Homeless or just bivvying?

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James Higgins

Member
Oct 4, 2014
30
1
Nottinghamshire
Hi I'm quite new here but I'd like to share an experience I had whilst bivvying in Cornwall recently.

I had a pleasant few days or so moving around the South West Coast path sleeping at times on cliff tops, the beach or at times discreet places in small villages. After my sojurn of destination-less wandering I decided it was time to head back home, so I made my way to Truro bus station to catch a bus back to London. I arrived at the bus station in the evening, only to be told there will not be another bus until the crack of dawn the next day. I can't remember if it was because it was a Sunday or bank holiday but I found myself in the middle of Truro in the evening having to wait for a bus the next day. So what to do? I had been sleeping in nature for the last few days completely gratis and was bummed to find I would now have to check into an pricey hotel just to wait for a bus. I had noticed on my walk down to the station a small patch of shrubbery/wooded area on the side of the bypass, so I decided to go and check it out to see if it was suitable for a free night's sleep. Indeed it was. I had to cross the busy road to reach it which was a bit tricky as there was no dedicated access to this small wooded plantation. It was on the side of the road backed up against a very high wall with no pedestrian or bicycle access so it was very isolated and proved to be a great spot to sleep without disturbance.

I went back into town confident of being able to snatch a free night's sleep in the city of Truro. I dumped my pack on a bench in the square, sat down and pulled out a sandwich for dinner. By this time I was ready to go home. I badly needed a shower, my clothes were dirty, hair was a mess, and I was looking forward putting the kettle on. Not too long after I was approached by a rather scruffy looking elderly couple carrying plastic bags. They asked me if I was ok and said that they "had not seen my around here before". A bit puzzled I replied I was "fine, thank you". They then went on to tell me where I could get a hot meal for 50p just round the corner. I thanked them for their consideration once again. Upon leaving they asked me if I would go over to the garage across the road to buy some alcohol for them as they had been banned from most of the places in the area. I politely declined their request and then they moved off.

Quite clearly with my backpack on the bench looking scruffy had attracted the attention of the homeless community. This combined with the prospect of sleeping rough in Truro for the night gave me my first experience of what it must be like to be homeless. I have never been homeless or ever wanted to be, but having the bivy gave me this experience. If I did not have the bivy there would have been no rough night in Truro, and instead of being sat down in the town square maybe I would have been looking for a hotel and missed the interesting encounter with the homeless.

I love the freedom of the bivvy and being able to sleep in the open nature. But more than this it has freed me from the norms of society of having to pay pricey hotels and b&b's just because you are in the city. Call me a squatter but the bivvy has done that to me!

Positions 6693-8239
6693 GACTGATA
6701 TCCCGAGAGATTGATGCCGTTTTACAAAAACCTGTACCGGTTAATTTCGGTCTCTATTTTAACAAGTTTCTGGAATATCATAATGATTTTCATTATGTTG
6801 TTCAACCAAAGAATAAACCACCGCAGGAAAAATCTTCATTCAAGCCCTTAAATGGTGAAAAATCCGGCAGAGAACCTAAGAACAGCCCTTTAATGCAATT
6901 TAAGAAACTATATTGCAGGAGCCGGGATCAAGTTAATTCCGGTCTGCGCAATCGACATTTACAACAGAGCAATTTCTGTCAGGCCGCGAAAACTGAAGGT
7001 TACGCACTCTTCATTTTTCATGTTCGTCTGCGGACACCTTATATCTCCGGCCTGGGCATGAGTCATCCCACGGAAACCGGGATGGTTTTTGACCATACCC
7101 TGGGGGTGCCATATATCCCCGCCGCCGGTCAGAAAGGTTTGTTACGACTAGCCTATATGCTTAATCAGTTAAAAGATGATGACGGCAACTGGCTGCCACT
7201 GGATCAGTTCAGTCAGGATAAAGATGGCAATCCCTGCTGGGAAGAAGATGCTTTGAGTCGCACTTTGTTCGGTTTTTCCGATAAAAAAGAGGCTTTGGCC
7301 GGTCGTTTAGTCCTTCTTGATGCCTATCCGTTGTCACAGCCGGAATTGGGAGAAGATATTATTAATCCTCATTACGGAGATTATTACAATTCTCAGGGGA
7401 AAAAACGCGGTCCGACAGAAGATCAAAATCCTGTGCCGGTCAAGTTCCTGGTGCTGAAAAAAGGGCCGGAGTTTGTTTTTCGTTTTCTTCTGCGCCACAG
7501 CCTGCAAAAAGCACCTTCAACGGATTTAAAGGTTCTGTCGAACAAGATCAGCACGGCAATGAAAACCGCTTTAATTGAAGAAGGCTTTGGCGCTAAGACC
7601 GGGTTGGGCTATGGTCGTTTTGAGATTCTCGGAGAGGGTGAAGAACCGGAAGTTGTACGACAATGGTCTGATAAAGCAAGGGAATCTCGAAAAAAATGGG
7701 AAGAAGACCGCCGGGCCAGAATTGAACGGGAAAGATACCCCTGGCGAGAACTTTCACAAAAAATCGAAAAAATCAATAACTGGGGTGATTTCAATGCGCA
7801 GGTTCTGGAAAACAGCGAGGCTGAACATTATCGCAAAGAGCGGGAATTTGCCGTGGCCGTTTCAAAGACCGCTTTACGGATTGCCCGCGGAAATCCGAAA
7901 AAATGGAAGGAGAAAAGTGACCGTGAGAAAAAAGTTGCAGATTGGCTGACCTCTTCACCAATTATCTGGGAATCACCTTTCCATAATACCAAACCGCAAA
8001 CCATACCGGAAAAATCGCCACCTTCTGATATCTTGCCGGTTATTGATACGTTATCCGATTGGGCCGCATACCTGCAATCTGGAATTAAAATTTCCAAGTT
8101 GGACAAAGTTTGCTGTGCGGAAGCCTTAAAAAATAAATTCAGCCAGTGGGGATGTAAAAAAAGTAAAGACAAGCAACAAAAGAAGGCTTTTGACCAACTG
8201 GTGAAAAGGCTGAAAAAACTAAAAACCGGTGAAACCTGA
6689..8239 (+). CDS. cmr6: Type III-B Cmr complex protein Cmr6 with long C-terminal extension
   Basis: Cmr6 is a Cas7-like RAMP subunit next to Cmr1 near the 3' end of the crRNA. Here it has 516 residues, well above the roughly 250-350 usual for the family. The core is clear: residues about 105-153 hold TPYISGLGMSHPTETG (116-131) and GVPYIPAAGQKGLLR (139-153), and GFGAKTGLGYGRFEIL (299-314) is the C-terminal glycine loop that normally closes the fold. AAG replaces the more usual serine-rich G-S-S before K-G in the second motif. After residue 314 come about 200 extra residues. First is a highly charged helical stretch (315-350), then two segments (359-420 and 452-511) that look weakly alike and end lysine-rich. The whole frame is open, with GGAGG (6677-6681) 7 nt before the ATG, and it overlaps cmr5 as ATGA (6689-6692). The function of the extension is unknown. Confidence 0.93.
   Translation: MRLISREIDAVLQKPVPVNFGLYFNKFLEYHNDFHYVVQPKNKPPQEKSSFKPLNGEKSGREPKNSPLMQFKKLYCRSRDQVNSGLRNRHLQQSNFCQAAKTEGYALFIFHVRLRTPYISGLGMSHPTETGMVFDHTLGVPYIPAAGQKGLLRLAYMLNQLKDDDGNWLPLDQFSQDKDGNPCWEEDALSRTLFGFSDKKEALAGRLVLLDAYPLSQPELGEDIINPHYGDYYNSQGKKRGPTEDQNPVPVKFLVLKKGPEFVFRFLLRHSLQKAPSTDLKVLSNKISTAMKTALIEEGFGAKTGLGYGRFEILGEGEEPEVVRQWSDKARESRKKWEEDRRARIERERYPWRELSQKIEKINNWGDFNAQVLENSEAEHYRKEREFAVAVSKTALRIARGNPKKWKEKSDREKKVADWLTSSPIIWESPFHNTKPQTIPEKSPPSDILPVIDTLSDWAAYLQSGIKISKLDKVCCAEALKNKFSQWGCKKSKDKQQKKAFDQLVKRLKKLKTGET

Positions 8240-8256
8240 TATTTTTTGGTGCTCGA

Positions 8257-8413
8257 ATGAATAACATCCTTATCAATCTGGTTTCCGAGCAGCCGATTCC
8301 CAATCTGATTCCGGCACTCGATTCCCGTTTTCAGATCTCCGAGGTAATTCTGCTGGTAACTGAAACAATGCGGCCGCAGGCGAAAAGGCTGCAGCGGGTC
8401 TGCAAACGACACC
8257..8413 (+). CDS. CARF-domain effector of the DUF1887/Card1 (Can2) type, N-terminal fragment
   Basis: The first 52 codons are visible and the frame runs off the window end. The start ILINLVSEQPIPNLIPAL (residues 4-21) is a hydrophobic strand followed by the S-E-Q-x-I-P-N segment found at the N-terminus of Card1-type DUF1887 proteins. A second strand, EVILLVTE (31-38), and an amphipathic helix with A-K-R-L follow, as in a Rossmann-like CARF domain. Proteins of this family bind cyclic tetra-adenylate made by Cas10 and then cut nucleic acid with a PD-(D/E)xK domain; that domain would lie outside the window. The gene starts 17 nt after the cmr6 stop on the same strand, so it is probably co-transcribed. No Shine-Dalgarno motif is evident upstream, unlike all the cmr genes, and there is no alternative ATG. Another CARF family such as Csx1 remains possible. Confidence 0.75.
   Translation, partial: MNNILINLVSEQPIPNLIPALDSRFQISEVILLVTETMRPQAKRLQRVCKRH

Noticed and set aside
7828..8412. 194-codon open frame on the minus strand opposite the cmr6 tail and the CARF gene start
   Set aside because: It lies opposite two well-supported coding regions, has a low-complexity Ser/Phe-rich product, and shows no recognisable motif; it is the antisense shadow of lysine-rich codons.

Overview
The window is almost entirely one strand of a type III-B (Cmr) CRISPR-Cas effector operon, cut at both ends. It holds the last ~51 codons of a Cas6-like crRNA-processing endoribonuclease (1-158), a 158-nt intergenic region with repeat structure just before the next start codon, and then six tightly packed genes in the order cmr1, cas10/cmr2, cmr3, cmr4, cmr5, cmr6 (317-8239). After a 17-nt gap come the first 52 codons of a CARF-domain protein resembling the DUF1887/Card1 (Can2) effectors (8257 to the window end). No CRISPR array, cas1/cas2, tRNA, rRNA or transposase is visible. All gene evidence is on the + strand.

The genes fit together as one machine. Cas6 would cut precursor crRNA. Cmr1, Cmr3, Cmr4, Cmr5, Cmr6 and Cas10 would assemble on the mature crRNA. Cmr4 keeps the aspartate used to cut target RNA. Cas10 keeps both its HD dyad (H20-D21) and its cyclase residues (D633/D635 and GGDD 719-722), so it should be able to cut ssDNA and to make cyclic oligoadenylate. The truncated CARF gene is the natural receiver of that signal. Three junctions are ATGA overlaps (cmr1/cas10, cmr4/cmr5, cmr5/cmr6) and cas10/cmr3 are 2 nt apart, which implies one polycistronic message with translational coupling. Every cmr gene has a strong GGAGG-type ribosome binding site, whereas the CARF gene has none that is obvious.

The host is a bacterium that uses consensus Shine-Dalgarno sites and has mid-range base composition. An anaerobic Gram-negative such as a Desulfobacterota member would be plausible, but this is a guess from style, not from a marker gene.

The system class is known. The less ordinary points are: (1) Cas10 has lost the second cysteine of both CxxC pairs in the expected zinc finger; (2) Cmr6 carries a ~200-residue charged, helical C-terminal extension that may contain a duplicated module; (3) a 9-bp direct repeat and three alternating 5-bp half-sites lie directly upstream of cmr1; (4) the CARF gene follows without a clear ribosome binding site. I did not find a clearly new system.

woof

Full Member
Apr 12, 2008
3,647
5
lincolnshire
More likely they were "chatting James up" so he'd buy them the drink they wanted, well done for declining to get it for them. So did you get a peaceful night in Truro, I quite like the place, but have only roughed it in our caravan there.

Rob
 

NS40

Nomad
Nov 20, 2011
362
4
Scotland
I've had a couple of experiences of being homeless at very different points in my life. The first in my teens, the second only last year. Both were completely unexpected and brought their own unique difficulties.

On both occasions I was in employment but still struggled financially (having to start to rebuild everything I'd taken for granted and suddenly lost), faced the uncertainty of where to live and how to continue to work while having nowhere to call home and generally found the whole experience exhausting and depressing.

I've also been rather impolitely moved on from a few bus or train stations when backpacking and not particularly looking my best and simply wanting to get in out of the weather until my bus or train arrived.

A few years ago, I also had the experience of being looked after by a group of homeless folk who'd squatted in a large empty house in a rundown seaside town. I was away on a course, accidentallygot locked out of my B&B late one night on one of the foulest, wettest & windiest nights I've ever seen. Seeing me sheltering in rather 'inefficient bus shelter' they invited me in and I had possibly one of the most surreal but enlightening experiences of my life. We spent the night chatting, sharing jokes and telling each other our life stories. The following night I came back with a bundle of pizzas and we had another cracking night before I returned to the B&B, even more grateful for a warm bed and a welcome fry up the next morning.

While my own experiences of homelessness were traumatic enough to stay with me they have, added to the experience above, given me enough insight to avoid a lot of the prejudices some folk develop when it comes to homeless people. I also really appreciate what I've got, realise how fragile our lives can be and how quickly things can change.